said control apparatus including:
a control processor;
external means, coupled to said control processor, for providing user selectable input signal processing parameter data to said control processor; and
interface means coupled between said control processor and said encoding system for providing an input signal processing parameter configuration to said encoding system, said parameter configuration including said user selectable input signal processing parameter data;
wherein said input signal processing parameters include a parameter selected from the group consisting of (a) a prefiltering characteristic, including prefiltering bypassing, affecting prefiltering of input chrominance and input luminance signals resulting from said color signals used by said encoding system to produce said composite video signal, (b) a gain adjustment characteristic affecting compensation for deviations from a standard value of amplitude of said color signals, (c) a compensation adjustment affecting compensation for saturation of said color signals, (d) a clipping adjustment affecting a maximum clipping amplitude level of said color signals, (e) a clipping mode parameter affecting selection of clipping mode, (f) a chrominance bandwidth filtering characteristics affecting chrominance filtering for said composite video signal, (g) an input signal blanking disabling parameter that enables an input blanking signal to pass through said encoding system, (h) an in-phase/quadrature I/Q filter parameter affecting chroma-bandwidth of said encoding system, (i) a monochrome/color mode parameter affecting color encoding of said encoding system, (j) a sync parameter affecting compensation of an input time delay associated with said encoding system, (k) an output time parameter affecting compensation of an output time delay associated with said encoding system including chrominance phase adjustment for said composite video signal, (l) a setup parameter affecting a luminance offset associated with said composite video signal, and (m) a standard parameter resulting in PAL-standard or NTSC-standard encoding of said output composite video signal.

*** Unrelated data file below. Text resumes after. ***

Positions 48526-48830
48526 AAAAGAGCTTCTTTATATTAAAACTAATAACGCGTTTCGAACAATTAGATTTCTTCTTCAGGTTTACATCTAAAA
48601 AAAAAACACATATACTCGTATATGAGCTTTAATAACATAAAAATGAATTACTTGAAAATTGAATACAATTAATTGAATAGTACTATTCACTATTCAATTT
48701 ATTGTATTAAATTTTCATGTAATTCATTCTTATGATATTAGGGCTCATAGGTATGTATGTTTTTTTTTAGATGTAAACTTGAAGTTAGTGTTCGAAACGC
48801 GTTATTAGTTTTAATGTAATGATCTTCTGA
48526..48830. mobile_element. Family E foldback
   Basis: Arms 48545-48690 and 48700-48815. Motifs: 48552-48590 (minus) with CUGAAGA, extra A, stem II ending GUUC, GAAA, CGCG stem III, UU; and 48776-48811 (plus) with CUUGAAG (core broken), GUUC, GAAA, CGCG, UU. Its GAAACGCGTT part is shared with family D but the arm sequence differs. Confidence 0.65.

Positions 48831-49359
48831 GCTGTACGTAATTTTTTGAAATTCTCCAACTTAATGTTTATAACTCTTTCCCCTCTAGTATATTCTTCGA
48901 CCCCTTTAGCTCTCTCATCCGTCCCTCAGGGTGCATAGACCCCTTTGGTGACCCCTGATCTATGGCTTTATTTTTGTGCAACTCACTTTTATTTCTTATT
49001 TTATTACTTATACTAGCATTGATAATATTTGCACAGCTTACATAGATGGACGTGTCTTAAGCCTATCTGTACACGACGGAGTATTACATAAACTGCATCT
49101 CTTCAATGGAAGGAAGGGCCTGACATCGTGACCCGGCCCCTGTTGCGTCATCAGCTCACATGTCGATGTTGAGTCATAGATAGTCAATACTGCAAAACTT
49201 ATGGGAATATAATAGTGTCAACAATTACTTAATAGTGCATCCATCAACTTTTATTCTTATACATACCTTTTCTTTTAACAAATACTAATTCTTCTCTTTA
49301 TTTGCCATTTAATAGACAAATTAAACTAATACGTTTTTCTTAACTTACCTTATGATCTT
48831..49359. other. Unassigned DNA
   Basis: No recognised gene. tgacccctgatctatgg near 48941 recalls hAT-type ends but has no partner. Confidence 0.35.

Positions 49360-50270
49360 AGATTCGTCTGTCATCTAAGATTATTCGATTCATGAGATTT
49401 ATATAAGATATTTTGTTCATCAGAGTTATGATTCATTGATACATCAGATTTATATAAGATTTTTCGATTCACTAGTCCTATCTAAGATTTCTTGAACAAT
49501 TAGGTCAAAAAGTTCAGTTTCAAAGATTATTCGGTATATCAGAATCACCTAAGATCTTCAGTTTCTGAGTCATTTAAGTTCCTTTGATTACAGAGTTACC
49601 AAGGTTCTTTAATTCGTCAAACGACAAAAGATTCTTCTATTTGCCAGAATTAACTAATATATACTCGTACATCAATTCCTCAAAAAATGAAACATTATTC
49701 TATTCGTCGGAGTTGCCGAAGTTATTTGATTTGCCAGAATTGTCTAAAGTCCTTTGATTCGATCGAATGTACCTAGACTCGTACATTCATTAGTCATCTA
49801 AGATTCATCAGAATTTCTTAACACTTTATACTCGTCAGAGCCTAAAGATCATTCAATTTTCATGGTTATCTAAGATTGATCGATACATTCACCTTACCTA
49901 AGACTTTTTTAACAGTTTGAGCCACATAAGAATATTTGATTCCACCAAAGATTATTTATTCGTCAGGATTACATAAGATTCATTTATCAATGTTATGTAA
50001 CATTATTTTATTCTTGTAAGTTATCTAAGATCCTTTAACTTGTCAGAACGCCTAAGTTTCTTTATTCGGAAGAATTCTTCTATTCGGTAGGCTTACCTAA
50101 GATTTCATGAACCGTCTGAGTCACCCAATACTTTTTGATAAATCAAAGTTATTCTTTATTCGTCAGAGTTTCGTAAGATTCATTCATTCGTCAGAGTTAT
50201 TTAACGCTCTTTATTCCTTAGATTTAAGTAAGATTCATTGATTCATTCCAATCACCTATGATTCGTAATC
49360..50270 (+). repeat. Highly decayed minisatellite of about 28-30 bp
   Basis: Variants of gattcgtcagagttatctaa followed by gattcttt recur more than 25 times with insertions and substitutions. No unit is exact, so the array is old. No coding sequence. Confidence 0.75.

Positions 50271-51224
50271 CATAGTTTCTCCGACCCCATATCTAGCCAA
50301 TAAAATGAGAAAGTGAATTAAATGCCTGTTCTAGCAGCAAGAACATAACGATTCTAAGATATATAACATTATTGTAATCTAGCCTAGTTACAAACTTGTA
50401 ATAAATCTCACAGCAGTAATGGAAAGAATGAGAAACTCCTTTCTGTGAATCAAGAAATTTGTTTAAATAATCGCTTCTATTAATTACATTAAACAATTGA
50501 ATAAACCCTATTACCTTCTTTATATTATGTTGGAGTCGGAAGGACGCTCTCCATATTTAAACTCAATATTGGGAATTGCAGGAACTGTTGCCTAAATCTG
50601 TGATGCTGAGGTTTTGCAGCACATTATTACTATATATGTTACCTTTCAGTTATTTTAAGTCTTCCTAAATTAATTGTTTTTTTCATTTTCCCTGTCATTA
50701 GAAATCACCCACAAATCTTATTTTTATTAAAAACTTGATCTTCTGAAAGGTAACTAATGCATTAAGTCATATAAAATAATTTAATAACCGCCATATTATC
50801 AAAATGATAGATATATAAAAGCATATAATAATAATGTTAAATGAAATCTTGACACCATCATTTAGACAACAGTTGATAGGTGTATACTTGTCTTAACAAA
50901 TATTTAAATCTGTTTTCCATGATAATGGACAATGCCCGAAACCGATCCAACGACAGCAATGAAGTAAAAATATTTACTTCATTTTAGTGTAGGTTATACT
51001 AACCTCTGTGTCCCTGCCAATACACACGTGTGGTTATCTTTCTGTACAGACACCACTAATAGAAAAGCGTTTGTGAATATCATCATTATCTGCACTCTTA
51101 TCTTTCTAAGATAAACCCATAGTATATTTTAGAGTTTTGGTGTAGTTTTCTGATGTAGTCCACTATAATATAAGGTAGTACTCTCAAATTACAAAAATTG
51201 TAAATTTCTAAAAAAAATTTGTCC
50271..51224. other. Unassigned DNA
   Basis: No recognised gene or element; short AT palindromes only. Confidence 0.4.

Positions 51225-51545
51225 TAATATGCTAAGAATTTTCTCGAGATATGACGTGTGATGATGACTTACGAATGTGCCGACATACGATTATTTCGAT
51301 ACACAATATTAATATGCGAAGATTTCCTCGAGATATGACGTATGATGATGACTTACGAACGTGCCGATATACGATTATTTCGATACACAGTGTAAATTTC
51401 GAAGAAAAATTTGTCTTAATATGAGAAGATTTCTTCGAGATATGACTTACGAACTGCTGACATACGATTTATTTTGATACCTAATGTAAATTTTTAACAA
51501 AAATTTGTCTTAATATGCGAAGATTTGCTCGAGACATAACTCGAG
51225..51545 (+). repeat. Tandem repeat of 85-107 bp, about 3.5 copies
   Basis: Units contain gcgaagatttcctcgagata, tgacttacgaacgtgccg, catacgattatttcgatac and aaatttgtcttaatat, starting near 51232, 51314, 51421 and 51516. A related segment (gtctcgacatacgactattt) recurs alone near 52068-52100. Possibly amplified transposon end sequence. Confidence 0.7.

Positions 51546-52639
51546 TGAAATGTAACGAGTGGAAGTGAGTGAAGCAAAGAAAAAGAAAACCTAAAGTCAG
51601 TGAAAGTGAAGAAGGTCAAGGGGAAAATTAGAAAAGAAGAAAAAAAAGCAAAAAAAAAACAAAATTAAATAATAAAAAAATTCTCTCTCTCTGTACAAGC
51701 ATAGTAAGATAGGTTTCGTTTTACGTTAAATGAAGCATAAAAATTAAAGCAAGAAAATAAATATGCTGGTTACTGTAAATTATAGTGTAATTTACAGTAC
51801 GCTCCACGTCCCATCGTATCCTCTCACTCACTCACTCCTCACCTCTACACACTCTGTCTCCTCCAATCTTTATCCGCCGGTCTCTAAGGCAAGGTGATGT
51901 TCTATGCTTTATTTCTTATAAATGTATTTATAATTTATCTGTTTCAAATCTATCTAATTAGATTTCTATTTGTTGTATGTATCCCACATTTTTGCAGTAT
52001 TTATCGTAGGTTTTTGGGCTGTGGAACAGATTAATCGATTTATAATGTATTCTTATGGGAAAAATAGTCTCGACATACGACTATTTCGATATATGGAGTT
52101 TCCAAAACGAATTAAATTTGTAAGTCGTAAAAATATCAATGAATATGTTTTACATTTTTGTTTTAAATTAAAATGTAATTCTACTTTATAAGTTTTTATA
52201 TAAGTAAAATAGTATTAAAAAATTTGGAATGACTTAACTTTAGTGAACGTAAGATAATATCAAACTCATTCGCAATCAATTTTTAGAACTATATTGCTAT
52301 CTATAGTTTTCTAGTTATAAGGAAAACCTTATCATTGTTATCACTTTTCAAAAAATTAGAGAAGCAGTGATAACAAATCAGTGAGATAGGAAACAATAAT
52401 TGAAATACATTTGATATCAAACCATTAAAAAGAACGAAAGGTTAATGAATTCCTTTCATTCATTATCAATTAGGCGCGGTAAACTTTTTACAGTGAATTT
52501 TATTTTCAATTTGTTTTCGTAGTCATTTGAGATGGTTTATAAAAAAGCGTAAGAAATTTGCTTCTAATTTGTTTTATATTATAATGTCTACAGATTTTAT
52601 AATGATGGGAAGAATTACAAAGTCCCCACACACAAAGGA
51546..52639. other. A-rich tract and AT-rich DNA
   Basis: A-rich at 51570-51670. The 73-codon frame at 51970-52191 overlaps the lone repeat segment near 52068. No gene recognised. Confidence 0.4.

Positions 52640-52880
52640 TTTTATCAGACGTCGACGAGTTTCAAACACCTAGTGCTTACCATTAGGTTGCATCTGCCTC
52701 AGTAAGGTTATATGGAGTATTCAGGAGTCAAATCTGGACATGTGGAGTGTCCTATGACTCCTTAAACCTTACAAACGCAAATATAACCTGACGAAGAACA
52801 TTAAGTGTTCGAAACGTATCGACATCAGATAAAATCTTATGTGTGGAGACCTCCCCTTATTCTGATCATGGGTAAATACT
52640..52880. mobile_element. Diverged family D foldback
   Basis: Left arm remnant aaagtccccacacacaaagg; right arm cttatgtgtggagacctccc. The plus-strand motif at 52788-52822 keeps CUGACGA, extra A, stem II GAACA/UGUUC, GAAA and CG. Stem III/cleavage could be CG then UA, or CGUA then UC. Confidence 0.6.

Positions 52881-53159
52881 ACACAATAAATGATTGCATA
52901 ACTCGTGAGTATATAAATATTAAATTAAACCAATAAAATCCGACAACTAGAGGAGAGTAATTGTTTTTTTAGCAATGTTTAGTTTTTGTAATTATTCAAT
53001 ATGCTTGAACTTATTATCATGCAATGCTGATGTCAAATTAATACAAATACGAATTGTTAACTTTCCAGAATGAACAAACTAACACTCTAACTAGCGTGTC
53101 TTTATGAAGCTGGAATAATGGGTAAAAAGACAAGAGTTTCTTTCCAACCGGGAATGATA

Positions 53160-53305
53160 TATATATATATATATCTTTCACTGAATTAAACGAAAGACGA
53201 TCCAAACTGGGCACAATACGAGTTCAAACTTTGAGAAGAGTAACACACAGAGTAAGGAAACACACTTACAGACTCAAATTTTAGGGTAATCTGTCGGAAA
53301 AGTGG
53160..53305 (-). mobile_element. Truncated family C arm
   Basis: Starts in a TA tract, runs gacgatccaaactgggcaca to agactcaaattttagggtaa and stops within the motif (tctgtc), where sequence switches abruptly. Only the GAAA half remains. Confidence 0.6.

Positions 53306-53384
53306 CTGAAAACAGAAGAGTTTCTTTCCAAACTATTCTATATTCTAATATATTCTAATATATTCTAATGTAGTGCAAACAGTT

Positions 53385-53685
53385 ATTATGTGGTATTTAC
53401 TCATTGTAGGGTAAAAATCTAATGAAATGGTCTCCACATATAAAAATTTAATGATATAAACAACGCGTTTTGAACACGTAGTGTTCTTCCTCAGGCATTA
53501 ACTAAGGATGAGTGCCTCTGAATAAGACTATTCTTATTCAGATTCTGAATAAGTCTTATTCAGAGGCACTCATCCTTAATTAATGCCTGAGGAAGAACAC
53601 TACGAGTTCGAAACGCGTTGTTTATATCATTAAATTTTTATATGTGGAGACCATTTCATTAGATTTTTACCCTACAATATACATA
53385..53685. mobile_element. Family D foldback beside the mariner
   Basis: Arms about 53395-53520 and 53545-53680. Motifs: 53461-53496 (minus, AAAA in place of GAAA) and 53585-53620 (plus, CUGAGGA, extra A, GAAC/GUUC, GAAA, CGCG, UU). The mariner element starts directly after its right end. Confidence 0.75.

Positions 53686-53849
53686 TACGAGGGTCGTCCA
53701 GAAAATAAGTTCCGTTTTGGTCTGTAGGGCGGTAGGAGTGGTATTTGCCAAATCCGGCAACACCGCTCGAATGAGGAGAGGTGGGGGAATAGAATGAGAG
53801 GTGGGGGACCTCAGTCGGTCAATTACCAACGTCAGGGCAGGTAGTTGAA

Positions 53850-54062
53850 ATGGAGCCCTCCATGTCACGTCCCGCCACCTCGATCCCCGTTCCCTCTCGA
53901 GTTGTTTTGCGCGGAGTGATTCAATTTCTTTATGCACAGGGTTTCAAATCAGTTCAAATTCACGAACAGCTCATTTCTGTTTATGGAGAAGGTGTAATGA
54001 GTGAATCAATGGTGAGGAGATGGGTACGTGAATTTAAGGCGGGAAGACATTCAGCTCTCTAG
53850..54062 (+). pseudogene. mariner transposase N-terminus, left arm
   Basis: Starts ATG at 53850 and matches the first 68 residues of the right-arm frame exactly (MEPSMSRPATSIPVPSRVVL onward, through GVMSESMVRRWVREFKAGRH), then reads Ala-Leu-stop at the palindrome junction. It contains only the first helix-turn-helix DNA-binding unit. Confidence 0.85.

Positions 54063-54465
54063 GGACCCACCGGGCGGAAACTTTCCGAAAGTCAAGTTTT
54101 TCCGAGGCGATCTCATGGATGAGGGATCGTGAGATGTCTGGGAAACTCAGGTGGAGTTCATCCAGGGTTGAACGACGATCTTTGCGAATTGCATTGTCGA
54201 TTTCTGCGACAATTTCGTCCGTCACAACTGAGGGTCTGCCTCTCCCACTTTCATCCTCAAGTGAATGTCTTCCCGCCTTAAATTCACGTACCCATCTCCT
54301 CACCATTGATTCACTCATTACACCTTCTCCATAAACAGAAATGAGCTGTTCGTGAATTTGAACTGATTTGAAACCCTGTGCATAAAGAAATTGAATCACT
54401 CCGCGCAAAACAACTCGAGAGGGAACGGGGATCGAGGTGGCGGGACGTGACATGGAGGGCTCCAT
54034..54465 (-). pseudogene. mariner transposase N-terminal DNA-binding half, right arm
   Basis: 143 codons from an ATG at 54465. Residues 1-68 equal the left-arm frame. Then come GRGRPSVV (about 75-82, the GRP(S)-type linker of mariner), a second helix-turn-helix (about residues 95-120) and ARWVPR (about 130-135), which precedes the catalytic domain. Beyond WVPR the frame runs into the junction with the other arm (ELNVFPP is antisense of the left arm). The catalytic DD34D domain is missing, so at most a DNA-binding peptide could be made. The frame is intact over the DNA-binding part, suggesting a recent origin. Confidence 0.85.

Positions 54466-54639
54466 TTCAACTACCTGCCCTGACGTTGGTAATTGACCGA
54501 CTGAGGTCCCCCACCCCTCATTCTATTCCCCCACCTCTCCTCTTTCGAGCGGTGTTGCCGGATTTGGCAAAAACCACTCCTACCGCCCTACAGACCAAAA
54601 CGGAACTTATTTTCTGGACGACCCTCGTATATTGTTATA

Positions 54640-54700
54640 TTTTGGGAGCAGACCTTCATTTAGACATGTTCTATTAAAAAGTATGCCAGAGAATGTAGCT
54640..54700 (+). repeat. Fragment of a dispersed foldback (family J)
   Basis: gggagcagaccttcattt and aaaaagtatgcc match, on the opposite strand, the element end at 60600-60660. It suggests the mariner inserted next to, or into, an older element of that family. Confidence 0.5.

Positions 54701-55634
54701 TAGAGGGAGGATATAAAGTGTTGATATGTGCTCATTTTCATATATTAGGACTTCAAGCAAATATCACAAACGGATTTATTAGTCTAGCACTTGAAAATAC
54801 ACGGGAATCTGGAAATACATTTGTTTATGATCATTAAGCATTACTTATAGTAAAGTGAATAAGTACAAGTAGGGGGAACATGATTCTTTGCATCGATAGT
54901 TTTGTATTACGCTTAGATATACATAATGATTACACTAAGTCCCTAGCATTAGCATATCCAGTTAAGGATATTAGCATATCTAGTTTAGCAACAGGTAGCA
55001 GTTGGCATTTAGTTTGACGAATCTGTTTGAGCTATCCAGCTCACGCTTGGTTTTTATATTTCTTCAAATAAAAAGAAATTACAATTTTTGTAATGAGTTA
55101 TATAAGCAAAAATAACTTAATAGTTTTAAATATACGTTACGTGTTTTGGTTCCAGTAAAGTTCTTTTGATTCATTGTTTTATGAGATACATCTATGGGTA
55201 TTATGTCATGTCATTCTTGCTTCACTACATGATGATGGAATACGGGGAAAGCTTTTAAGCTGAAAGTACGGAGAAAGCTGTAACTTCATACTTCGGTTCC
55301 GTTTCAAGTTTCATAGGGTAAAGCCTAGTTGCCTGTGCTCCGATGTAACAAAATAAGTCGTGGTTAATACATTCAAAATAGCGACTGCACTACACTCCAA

10. The external control apparatus of claim 9, wherein said external control apparatus includes an external computer coupled to said control processor.
11. The external control apparatus of claim 9, wherein data associated with at least one of said parameters is provided to said encoding system at a default level.
12. The external control apparatus of claim 9, further including storage means for memorializing a user-programmable setup configuration for at least one of said parameters.
13. The external control apparatus of claim 9, further including display means for displaying data associated with at least one of said parameters as an image overlaying a video display generated by said encoding system.
14. The external control apparatus of claim 9, further including remote control means, coupled to said external control apparatus, for permitting remote user selection of data associated with at least one of said parameters to be provided to said encoding system.
15. The external control apparatus of claim 9, wherein said external control apparatus includes a front panel of said encoding system;
said front panel including user selector means for selecting data associated with at least one of said parameters to be provided to said encoding system.
Description

This is a continuation, of application Ser. No. 07/424,792 filed Oct. 20, 1989, now abandoned.